Here is a video of a man shooting himself in the chest with a 44 magnum. He follows it up by shooting a man in the chest with a 308 WIN rifle who happens to be standing on one leg. Neither man moves a muscle (they do have some serious faith in the products though). I laugh when I hear knockdown power. If a 44 magnum and a 308 WIN can't "knock down" a man, a 9mm or 40SW sure can't. Heck, even a 45 ACP might not be able to do it.
The man was standing there knowing the shot was coming, and that type of vest spreads the impact over a wide area, and with padding underneath. The vest did what it was supposed to do in absorbing the impact.
To knock him down under those conditions you'd have to tackle him. You still seem to be seeing knockdown power as force applied over a wide area.
The reporter in the video I mentioned was wearing soft armor, no balistic plates or padding other than the kevlar itself. The bullet did not penetrate but its energy was transmitted to a much smaller area, with the result of him ending up on his backside.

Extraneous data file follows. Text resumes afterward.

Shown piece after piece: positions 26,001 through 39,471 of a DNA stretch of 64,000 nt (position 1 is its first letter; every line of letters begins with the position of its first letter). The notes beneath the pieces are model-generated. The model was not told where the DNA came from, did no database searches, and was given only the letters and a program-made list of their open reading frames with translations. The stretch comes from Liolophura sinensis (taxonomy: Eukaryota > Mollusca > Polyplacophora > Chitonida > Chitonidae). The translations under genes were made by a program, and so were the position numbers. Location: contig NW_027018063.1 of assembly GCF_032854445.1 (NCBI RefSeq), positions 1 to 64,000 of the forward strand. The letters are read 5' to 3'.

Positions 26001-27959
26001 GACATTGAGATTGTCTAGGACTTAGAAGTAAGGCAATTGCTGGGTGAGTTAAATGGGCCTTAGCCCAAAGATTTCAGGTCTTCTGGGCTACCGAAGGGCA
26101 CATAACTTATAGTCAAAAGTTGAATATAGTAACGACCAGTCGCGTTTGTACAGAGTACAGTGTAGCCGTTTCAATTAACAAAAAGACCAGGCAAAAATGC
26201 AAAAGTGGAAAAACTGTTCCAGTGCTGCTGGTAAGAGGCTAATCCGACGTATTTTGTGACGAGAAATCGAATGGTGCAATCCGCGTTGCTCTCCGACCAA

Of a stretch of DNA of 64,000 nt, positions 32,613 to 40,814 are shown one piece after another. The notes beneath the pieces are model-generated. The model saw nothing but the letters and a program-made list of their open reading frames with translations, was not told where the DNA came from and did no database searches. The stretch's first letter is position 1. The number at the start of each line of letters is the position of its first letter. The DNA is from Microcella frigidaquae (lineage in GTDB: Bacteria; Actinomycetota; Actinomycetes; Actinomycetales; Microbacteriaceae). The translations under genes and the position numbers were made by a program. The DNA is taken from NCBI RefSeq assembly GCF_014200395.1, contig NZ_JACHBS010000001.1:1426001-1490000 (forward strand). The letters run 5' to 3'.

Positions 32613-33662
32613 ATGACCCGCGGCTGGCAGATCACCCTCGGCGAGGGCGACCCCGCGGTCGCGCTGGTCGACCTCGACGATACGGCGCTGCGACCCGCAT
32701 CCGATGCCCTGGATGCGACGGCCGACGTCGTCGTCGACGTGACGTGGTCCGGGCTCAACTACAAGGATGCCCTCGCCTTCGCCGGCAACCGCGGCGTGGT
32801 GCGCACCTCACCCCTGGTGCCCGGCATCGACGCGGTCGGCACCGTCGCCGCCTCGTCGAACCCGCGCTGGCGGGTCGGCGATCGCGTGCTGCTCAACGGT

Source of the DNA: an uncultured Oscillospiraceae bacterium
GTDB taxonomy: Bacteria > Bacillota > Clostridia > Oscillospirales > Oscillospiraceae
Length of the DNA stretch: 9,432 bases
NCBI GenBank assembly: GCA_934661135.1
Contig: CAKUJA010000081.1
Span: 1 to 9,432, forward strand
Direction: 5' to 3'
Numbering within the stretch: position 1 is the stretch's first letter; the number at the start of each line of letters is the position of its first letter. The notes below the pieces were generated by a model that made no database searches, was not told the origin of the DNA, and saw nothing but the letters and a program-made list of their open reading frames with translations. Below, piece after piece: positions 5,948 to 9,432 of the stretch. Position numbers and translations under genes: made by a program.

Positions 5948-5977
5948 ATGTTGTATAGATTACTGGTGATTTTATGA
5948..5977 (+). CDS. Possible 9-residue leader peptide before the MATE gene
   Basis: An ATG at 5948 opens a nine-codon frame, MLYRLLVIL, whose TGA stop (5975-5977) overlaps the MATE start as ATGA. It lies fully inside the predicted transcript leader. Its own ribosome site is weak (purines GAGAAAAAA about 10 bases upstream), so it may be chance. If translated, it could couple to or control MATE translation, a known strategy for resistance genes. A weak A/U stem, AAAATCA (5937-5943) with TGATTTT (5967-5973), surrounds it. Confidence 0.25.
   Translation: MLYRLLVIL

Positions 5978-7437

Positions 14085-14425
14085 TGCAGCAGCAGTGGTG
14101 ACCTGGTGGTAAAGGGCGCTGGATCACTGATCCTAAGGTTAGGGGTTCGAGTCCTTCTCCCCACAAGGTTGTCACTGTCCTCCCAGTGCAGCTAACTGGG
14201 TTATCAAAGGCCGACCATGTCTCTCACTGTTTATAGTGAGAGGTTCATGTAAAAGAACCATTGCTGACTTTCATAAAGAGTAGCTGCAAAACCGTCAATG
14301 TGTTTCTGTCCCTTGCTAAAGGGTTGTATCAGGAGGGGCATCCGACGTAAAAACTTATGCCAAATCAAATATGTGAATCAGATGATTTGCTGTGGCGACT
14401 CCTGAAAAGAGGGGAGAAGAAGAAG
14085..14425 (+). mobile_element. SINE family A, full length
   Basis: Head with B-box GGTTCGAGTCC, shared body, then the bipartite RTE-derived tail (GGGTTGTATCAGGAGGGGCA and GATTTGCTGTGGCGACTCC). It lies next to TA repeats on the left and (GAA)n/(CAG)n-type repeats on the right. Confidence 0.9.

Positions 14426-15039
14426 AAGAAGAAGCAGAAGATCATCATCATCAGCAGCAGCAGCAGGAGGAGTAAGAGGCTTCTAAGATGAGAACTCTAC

It takes only 14 foot pounds of energy applied to the outside of the knee to put an average man down. It doesn't take much more than that applied from the front to dislocate or fracture the hip, yet each leg can support 300 pounds or more and will hold up to exerting 300 pounds of thrust far longer than any human could apply it.
A bullet that can transmit enough shock to a joint or vertabrae will put a man down, no matter who he is. A bullet that can't transmit that force with the same point of impact won't put a man down.
A bullet that can burrow into a bone or pass through it without breaking the bone is less likely to put a man down.
Its not purely a matter of ME, some rounds with the same or higher ME than a slower heavier bullet are less likely to put a man down.
As for recoil.
I've seen people get knocked on their backside the first time they fired a shotgun with no idea how hard it would kick. After that first time they never get off balance from recoil again.
No handgun recoil is going to apply force directly to the body, the hand and arm absorb that recoil.